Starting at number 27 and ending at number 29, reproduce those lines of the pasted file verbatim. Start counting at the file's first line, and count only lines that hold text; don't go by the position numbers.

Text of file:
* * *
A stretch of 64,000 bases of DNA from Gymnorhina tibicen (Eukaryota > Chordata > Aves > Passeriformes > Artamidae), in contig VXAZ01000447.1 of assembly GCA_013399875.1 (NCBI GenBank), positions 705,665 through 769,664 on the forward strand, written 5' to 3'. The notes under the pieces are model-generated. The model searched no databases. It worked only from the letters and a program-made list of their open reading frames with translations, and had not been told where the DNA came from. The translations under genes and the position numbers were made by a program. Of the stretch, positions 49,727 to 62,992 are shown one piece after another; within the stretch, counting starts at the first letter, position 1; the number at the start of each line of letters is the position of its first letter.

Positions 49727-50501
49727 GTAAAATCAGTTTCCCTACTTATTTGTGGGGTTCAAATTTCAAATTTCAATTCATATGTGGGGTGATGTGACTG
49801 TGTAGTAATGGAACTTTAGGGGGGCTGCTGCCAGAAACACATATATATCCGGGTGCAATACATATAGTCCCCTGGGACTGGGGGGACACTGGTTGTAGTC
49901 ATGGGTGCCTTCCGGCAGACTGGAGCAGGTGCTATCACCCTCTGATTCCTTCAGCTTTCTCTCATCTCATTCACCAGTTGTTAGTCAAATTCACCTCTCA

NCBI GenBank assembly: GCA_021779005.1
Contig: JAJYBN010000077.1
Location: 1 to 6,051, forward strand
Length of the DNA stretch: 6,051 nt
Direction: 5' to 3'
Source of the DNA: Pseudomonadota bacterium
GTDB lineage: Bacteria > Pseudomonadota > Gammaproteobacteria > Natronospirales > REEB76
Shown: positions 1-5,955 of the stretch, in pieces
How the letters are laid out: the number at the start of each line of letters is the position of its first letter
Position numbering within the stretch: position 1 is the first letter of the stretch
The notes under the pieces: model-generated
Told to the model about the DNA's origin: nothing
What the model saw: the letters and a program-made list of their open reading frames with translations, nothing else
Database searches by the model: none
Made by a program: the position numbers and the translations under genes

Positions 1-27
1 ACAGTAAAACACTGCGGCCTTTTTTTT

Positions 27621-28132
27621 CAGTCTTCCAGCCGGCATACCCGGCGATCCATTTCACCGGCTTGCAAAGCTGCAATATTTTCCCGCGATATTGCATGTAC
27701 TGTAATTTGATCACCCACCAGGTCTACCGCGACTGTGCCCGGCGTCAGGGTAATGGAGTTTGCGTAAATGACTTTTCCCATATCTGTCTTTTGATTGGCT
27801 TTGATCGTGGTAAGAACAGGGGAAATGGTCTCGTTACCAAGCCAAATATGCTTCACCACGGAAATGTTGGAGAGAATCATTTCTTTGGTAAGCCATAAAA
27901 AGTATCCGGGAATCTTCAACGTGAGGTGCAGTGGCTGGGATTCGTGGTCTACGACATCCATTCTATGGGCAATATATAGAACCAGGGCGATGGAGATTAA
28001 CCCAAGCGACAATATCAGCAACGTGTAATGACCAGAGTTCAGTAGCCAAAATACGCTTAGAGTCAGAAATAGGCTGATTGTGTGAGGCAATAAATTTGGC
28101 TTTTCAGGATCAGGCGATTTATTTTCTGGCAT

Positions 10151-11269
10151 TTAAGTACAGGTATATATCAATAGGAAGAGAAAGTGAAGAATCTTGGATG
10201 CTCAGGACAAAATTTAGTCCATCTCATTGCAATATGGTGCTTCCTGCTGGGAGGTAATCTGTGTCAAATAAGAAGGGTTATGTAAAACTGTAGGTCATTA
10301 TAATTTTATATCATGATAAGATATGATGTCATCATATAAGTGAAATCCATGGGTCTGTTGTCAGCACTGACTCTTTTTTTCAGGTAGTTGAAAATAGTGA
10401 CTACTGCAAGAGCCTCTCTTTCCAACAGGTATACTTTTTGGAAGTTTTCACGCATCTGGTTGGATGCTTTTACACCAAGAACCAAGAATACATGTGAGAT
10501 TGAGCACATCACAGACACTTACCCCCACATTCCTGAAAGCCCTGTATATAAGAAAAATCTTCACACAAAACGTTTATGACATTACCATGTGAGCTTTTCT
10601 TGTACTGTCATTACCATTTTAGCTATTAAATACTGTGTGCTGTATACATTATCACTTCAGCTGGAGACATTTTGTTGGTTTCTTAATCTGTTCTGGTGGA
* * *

27901 AGTATCCGGGAATCTTCAACGTGAGGTGCAGTGGCTGGGATTCGTGGTCTACGACATCCATTCTATGGGCAATATATAGAACCAGGGCGATGGAGATTAA
28001 CCCAAGCGACAATATCAGCAACGTGTAATGACCAGAGTTCAGTAGCCAAAATACGCTTAGAGTCAGAAATAGGCTGATTGTGTGAGGCAATAAATTTGGC
28101 TTTTCAGGATCAGGCGATTTATTTTCTGGCAT